Discuss the suicidal type of depression

A person may feel suicide is the only option to escape pain and suffering. He may start giving out his will or giving away his favorite items and has an in appropriate way to say goodbye. The person speaks suicidal statements and has developed a plan and set time for attempt. He might have had previous attempts. He might be reckless in all he does to cause accidents or homicide and even abuse drugs (Brent, Poling & Goldstein, 2011).

Interrogator handles suicide threats from a depressed person

An interrogator should examine the patient and see if he has symptoms that reflect his stage of depression. As an interrogator it is easy to recognize the warning signs. The interrogator should recommend a therapy and counseling together with family and friends support. The therapy depends on the type of depression a person is undergoing through. The therapy teaches the patient on how to handle different scenarios so the he can overcome depression. The interrogator will help the patient to explore his internal world and get near to the real causes and triggers of his depression which is hidden from the consciousness. Bright lights are used to treat several types of depression but most commonly seasonal affective disorder is associated to the lower levels of sunlight in the winter and autumn. The person should be given Antidepressants together with the physiotherapy and counseling (Avenue, 2009).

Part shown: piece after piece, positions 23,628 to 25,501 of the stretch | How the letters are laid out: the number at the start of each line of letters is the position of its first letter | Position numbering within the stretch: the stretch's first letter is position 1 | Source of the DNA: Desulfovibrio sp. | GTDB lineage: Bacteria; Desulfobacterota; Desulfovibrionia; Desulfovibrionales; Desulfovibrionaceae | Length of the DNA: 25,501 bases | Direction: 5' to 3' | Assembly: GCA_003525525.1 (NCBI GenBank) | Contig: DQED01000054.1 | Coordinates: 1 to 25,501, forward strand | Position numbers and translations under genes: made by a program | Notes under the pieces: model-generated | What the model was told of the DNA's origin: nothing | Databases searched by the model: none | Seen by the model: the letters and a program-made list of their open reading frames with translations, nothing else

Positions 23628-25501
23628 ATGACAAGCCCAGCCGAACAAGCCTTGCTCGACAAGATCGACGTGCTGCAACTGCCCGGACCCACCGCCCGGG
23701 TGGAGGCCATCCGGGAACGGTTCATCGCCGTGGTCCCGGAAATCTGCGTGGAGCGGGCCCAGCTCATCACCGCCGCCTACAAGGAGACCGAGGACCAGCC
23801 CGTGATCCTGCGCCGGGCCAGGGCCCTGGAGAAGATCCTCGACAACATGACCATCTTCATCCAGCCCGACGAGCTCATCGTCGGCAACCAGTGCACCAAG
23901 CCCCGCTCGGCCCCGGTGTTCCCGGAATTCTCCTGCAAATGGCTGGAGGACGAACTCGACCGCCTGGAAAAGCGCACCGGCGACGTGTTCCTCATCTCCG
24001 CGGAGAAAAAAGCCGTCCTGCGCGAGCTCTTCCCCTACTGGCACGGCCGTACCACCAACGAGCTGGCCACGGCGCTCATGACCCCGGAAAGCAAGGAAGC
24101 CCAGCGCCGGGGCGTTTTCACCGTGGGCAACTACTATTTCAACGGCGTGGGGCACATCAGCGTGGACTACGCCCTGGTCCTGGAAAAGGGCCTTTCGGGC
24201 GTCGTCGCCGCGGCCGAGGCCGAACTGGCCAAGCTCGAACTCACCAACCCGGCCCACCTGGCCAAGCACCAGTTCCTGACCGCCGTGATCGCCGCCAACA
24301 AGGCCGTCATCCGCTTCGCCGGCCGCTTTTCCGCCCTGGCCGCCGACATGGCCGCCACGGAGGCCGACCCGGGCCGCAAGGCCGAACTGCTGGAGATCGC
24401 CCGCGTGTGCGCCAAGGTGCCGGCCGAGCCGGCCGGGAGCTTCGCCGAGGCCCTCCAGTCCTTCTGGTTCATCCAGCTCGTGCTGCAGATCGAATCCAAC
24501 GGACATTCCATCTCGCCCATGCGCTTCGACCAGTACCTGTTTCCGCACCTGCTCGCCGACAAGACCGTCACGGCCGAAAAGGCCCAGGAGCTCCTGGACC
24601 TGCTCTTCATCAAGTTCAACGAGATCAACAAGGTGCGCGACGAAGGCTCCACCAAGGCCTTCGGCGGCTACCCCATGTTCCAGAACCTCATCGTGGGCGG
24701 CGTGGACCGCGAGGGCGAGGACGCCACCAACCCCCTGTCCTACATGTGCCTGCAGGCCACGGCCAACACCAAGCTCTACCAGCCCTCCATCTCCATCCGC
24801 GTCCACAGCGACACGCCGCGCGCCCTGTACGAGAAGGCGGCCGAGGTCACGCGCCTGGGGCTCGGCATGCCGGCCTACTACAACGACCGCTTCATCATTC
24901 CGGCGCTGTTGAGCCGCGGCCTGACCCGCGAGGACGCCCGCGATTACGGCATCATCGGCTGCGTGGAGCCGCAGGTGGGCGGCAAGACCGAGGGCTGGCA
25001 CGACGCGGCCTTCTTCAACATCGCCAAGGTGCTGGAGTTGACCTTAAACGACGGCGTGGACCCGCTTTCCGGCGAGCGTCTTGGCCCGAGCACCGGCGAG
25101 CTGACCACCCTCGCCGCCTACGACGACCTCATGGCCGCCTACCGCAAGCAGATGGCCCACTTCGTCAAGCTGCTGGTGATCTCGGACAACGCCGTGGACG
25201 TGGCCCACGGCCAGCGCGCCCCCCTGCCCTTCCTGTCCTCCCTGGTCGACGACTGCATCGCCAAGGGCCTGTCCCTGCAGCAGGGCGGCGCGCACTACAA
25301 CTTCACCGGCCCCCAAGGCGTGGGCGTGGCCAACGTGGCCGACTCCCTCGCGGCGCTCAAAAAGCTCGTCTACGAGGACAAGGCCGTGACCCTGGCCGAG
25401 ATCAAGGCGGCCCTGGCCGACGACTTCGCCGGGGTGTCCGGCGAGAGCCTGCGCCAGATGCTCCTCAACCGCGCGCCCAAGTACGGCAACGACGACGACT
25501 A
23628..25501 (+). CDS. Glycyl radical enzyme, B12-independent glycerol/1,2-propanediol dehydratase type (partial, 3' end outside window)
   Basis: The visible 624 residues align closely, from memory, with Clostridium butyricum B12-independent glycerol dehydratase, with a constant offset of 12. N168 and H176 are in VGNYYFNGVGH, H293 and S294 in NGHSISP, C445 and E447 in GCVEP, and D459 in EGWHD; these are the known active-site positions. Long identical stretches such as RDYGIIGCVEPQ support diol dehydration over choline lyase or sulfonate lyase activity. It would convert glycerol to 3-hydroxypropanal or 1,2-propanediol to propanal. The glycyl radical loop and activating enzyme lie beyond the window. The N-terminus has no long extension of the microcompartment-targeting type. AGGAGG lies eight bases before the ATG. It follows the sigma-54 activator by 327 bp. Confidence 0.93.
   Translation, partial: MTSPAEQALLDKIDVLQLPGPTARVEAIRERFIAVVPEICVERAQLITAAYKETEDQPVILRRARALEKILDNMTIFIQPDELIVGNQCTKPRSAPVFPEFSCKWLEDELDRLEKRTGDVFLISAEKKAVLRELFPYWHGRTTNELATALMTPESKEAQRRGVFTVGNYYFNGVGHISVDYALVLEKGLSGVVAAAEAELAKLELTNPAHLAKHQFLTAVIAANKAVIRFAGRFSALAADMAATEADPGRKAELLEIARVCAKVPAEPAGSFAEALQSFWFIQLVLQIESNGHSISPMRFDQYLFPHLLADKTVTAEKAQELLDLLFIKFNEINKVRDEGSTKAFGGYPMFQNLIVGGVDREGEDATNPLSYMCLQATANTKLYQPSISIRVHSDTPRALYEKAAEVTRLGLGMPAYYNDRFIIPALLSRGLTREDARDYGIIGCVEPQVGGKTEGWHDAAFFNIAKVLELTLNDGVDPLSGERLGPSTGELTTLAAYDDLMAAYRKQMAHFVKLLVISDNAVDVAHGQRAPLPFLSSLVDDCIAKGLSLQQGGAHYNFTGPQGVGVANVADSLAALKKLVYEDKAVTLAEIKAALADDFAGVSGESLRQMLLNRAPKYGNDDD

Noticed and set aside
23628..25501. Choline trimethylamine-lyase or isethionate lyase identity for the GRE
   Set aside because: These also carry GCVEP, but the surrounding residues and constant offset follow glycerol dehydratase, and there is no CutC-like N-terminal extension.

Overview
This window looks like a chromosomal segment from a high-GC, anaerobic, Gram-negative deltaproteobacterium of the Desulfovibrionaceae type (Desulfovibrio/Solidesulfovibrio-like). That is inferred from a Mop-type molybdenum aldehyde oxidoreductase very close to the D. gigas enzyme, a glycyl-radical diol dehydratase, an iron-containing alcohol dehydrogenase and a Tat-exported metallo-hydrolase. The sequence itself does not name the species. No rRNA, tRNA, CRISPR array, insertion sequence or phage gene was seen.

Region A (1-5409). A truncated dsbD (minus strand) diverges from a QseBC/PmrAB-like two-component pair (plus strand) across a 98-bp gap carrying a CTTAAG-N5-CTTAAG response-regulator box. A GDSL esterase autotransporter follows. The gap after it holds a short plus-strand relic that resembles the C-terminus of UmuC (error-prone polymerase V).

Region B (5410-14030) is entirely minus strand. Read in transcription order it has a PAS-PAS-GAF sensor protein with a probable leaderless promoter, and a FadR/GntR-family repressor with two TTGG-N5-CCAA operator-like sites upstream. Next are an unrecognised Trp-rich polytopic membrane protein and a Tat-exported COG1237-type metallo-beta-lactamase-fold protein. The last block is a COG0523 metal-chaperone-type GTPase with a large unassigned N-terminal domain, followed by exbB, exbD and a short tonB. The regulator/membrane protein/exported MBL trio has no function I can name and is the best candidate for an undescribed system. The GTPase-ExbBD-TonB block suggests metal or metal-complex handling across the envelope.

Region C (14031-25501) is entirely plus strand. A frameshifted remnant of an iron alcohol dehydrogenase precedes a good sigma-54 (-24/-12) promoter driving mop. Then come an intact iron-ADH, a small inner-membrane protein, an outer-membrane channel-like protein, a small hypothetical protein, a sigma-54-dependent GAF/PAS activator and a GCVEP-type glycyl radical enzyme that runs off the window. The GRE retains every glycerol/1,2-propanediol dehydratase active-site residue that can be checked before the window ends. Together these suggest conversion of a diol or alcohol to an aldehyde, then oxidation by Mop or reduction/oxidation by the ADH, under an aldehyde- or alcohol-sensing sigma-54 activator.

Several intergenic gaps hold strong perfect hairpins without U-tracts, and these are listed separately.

Danger signs noticeable to evaluate the risk of suicide